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Robert Reyes, winemaker and general manager, warmly welcomes me and a crew from ABC-7, who are here to do a segment on Señorita Vino for their Sunday morning television program, Vista LA [NOTE: the show aired Nov. 17, but if you’re in L.A. County, you might catch a re-broadcast in the late evening or early morning].

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Smile! You’re on Vista LA.

Besides making wine, Reyes, a native of the Dominican Republic, paints and scuba dives. Yet this Renaissance man’s passion for wine stems not from idyllic trips to Europe’s wine regions, but from a beloved aunt.

“I’ve loved wine since I was a kid in the Dominican Republic,” Reyes says. “My 92-year-old aunt would visit us in Santo Domingo and she’d bring a bottle of her homemade fruit wine. As kids, we’d get a taste.”

Reyes was smitten, and as an adult, he started making his own version of his aunt’s fruity concoction.

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Robert Reyes in his tasting room.

What started as a passion developed into a serious interest, and Reyes began schooling himself in the art of winemaking by reading books. He also consulted other winemakers and took courses at UC Davis, which has a world-renowned viticulture and enology program.

He planted the first vineyard at Reyes Winery in 2004, and harvested a small crop the next year. Today, the boutique winery produces 3,500 cases annually from five varietals: Cabernet Sauvignon, Merlot, Syrah, Chardonnay and Muscat.

On display in the tasting room are Reyes’ own paintings of the vineyard and scenes evocative of his homeland. Also visible are some of the awards his wines have garnered.

“Our wines have been on the market for the past two-and-a-half years, and in that time we’ve earned medals in every competition we’ve entered,” Reyes notes. To date, the winery has won 29 medals.

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Despite the honors, Reyes remains grounded. And he’s quick to dismiss wine snobbery. “There are a lot of people out there who, for whatever reason, have this attitude about wine knowledge,” he says. “If you taste a wine and like it, then it doesn’t matter what anyone else says about it.”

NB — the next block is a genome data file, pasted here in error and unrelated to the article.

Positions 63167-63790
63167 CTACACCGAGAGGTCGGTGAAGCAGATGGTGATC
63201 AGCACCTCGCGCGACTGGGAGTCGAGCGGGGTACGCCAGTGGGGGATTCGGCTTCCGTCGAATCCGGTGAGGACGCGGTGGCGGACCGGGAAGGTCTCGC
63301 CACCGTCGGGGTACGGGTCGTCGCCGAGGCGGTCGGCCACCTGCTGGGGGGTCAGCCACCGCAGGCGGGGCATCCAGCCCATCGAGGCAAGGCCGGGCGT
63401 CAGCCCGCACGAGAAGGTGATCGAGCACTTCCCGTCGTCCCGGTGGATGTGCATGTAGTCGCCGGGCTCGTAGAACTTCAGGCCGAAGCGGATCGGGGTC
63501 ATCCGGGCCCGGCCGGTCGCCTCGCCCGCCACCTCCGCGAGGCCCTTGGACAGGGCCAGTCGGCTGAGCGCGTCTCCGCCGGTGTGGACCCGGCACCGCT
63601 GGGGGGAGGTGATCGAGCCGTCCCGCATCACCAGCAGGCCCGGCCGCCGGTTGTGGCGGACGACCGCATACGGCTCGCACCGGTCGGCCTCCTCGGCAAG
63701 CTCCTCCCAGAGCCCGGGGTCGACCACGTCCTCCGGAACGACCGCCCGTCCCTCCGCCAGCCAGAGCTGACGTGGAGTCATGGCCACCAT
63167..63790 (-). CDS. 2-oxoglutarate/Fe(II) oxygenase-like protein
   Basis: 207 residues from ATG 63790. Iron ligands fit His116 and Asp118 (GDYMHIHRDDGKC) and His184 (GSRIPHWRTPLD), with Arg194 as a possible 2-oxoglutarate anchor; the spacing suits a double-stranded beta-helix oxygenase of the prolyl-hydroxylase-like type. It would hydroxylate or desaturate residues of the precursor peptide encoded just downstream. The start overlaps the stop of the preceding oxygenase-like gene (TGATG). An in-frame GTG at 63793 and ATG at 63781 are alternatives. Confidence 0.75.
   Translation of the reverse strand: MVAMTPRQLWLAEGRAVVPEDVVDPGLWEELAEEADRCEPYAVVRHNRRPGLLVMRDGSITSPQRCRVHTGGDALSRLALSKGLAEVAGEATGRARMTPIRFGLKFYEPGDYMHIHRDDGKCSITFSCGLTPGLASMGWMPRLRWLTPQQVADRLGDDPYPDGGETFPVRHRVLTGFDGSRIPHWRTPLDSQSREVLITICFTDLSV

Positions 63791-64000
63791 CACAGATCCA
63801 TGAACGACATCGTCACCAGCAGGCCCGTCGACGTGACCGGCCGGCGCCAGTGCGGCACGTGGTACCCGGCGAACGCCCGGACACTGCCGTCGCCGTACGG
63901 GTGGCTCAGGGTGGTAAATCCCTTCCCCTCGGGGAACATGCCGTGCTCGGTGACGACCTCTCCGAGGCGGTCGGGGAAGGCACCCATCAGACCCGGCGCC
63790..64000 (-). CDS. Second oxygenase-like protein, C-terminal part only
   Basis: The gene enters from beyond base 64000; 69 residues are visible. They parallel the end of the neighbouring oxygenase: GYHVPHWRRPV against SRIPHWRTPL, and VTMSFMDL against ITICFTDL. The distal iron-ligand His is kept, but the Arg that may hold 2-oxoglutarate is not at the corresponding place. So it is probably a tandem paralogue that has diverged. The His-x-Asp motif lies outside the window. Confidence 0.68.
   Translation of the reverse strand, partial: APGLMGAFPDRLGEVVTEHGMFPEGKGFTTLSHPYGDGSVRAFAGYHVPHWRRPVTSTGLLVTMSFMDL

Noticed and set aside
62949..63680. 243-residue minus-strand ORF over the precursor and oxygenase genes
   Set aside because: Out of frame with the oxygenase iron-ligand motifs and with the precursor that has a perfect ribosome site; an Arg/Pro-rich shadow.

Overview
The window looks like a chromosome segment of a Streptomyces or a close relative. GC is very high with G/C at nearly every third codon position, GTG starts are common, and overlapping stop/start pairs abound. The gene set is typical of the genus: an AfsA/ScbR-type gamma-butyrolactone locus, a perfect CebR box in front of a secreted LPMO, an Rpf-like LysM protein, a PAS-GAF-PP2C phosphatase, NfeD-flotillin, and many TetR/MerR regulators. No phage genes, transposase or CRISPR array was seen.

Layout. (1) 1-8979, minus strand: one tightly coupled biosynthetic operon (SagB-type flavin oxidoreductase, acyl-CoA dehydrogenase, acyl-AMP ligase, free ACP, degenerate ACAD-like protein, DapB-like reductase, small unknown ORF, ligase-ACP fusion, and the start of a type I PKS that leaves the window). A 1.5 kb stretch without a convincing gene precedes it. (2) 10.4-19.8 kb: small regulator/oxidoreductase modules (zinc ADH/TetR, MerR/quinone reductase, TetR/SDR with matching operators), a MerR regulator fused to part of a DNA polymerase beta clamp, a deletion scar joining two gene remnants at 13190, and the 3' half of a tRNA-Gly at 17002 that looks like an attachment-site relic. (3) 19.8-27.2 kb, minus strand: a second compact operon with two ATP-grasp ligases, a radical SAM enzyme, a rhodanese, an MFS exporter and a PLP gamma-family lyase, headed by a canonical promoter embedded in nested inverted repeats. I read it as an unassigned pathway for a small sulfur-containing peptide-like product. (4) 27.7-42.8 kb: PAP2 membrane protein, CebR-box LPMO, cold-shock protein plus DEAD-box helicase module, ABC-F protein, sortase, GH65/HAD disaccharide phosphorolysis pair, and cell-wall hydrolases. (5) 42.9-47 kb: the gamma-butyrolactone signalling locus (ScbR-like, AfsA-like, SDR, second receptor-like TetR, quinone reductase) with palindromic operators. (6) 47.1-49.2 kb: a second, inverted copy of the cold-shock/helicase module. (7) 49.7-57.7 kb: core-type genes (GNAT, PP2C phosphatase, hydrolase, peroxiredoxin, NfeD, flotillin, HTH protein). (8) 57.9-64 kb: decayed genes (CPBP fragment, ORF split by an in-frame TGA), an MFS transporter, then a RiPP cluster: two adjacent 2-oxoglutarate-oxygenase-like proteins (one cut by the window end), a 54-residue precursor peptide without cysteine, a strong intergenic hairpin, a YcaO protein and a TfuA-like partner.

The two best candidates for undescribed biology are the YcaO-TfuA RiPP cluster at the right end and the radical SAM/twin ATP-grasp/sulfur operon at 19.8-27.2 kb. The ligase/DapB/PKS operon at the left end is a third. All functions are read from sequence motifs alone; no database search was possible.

When asked about wine consumption among Latinos, Reyes observes that Hispanics are definitely upping their wine drinking. He attributes the increase to the fact that Latinos are becoming more affluent as they integrate into American culture.

Vines are planted on 16 acres of land.

Vines are planted on 16 acres of land.

“Where we once worked in the fields, we now have the means to be able to make wine and especially drink wine,” states Reyes. “It’s a social phenomenon that we’re all participating in.”

Reyes Winery. 10262 Sierra Highway, Agua Dulce, Calif. 91390. (661) 268-1865. Open for tastings Saturday and Sunday, 11 a.m. to 5 p.m. Book a tasting and winery tour at www.reyeswinery.com.

Reyes Winery wines are available through its wine club, at certain Santa Clarita Valley restaurants and at Whole Foods Market. 

What are those crystals doing at the bottom of my #wine glass?

21 Nov

There’s nothing Señorita Vino loves more than a spontaneous wine education moment. Last night, I was relaxing with a glass of Pinot Noir when I noticed some debris in my wine glass. Check it out: